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Taylor Swift. Photo: Jamie McCarthy/WireImage via Getty Images

Taylor Swift told Vogue that she chose not to endorse Hillary Clinton during the 2016 presidential election because she believed President Trump had "[weaponized] the idea of the celebrity endorsement."

"He was going around saying, 'I’m a man of the people. I’m for you. I care about you.' I just knew I wasn’t going to help."

Why it matters: Swift faced criticism for years for her silence on political issues, which changed with her endorsement of Tennessee Democrats during the 2018 midterms. That move caused thousands of people to register to vote, BuzzFeed News reported.

Swift also told the magazine she believed her own personal controversies at the time, stemming from her feud with rapper Kanye West — who later famously declared his support for Trump — wouldn't have helped Clinton:

"Also, you know, the summer before that election, all people were saying was 'She’s calculated. She’s manipulative. She’s not what she seems. She’s a snake. She’s a liar.' These are the same exact insults people were hurling at Hillary. Would I be an endorsement or would I be a liability? 'Look, snakes of a feather flock together. Look, the two lying women. The two nasty women.' Literally millions of people were telling me to disappear. So I disappeared. In many senses."

The big picture: Since her 2018 endorsements, Swift has become much more vocal about her political leanings — especially on LGBTQ issues. She wrote an open letter in June to Tennessee Sen. Lamar Alexander, a Republican, asking him to support the House-passed Equality Act.

  • Her Change.org petition on the subject has been signed by multiple 2020 Democratic presidential candidates, including Elizabeth Warren, Cory Booker, Beto O'Rourke and Amy Klobuchar.

What's next: Swift will likely increase her political activism heading into 2020. She told Elle earlier this year, "Invoking racism and provoking fear through thinly veiled messaging is not what I want from our leaders, and I realized that it actually is my responsibility to use my influence against that disgusting rhetoric."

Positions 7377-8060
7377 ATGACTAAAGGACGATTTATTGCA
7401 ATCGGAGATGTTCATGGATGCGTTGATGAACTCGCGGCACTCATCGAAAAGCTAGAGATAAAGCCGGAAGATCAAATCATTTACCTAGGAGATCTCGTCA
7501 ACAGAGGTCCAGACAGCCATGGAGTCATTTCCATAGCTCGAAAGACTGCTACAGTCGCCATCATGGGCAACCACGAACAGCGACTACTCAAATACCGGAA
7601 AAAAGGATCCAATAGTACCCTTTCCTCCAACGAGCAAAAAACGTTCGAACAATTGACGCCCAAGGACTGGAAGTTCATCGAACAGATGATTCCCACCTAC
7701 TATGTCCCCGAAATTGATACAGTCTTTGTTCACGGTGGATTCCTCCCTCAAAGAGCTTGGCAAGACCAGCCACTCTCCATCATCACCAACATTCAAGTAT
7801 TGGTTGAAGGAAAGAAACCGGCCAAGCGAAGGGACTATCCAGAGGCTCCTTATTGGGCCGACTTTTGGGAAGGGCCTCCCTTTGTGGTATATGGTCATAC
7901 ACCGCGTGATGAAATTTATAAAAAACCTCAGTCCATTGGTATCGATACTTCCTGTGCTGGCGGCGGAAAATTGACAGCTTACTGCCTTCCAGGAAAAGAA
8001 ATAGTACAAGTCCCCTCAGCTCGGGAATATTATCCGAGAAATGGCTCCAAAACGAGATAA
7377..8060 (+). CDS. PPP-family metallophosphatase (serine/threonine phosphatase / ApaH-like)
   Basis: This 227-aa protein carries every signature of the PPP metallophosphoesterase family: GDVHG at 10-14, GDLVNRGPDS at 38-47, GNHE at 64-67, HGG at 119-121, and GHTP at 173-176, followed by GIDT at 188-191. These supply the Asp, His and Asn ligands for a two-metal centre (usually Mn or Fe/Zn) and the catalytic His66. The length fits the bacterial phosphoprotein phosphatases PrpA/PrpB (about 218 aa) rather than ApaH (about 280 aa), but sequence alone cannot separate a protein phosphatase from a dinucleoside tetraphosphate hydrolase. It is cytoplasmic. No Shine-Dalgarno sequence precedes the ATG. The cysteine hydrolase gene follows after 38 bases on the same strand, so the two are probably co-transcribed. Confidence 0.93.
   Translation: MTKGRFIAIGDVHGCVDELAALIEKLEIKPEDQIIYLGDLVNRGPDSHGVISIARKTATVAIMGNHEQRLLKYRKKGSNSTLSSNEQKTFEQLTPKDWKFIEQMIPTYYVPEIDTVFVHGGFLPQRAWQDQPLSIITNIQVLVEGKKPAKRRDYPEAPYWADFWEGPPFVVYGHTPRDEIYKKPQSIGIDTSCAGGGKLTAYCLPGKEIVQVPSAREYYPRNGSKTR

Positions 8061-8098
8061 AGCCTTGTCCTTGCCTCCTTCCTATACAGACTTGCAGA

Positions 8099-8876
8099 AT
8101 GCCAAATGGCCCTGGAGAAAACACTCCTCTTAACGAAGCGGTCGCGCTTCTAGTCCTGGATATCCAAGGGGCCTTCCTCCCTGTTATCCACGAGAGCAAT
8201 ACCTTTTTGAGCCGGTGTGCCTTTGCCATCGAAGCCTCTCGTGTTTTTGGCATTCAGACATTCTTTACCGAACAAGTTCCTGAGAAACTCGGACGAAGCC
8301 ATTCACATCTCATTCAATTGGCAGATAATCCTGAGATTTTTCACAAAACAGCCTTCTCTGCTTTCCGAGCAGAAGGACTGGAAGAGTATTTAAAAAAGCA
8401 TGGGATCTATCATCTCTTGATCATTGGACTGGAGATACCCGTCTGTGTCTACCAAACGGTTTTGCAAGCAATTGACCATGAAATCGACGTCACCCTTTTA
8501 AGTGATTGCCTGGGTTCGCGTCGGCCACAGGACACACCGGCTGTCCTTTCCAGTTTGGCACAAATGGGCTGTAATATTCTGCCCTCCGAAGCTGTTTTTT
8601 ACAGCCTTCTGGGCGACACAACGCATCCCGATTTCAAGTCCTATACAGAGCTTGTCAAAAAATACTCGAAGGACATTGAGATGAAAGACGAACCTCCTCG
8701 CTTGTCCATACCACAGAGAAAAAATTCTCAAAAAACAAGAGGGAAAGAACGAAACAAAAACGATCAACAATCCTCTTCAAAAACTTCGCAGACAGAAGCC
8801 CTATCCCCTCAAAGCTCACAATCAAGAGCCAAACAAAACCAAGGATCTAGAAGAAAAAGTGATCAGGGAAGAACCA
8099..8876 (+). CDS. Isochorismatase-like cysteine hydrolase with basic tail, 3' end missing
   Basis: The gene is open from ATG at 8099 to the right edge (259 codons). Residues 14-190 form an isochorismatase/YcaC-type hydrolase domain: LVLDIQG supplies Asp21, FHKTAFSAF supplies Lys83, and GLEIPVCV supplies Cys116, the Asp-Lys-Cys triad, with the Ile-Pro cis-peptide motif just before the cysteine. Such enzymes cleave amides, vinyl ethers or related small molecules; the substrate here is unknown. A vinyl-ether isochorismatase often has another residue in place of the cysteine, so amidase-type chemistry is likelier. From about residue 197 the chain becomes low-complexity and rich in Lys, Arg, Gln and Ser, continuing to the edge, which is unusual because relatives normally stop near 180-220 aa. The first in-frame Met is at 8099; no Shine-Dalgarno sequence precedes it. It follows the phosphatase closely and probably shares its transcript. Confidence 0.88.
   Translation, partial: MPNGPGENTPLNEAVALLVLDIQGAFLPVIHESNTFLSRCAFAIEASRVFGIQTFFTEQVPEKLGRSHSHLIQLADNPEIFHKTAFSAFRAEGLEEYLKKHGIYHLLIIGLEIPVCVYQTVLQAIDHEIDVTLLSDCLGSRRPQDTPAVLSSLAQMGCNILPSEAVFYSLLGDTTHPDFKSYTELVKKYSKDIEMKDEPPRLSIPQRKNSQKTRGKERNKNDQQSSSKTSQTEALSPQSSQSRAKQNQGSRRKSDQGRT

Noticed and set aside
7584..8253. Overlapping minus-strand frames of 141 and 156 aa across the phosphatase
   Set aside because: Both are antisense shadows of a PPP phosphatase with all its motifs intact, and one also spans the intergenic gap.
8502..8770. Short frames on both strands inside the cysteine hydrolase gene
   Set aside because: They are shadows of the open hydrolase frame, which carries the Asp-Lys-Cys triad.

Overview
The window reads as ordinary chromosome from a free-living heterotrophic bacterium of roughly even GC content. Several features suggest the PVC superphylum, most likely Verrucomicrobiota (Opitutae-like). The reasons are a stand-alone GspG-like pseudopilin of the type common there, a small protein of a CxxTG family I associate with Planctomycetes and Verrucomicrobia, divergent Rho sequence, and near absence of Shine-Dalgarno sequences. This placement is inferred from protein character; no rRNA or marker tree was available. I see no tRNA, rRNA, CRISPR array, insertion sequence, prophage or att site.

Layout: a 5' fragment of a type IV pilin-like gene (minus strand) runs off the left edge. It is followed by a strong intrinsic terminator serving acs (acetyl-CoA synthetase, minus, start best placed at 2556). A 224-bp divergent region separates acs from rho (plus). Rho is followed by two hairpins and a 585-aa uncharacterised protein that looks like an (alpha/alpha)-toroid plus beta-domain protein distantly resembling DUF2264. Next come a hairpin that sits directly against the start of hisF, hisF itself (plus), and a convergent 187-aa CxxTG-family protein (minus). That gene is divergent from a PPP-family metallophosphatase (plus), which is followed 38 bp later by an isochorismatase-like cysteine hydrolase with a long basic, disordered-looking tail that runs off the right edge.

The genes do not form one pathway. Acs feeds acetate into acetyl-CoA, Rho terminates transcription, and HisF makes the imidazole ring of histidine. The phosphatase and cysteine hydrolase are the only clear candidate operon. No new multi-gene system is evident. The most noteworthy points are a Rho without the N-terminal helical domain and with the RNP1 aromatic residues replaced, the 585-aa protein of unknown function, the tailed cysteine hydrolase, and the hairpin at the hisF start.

• "Only as someone approaching 30 did I feel informed enough to speak about [politics] to my 114 million followers. ... I’m going to do more to help. We have a big race coming up next year."

Go deeper: Celebs largely shun 2020 spotlight

Go deeper

America's Chinese communities struggle with online disinformation

Illustration: Annelise Capossela/Axios

Disinformation has proliferated on Chinese-language websites and platforms like WeChat that are popular with Chinese speakers in the U.S., just as it has on English-language websites.

Why it matters: There are fewer fact-checking sites and other sources of reliable information in Chinese, making it even harder to push back against disinformation.

Pennsylvania certifies Biden's victory

Photo: Aimee Dilger/SOPA Images/LightRocket via Getty Images

Pennsylvania officials on Tuesday certified the state's presidential election results, making President-elect Joe Biden's win in the key battleground official.

Why it matters: The move deals another blow to President Trump's failed efforts to block certification in key swing states that he lost to Biden. It also comes one day after officials voted to certify Biden's victory in Michigan.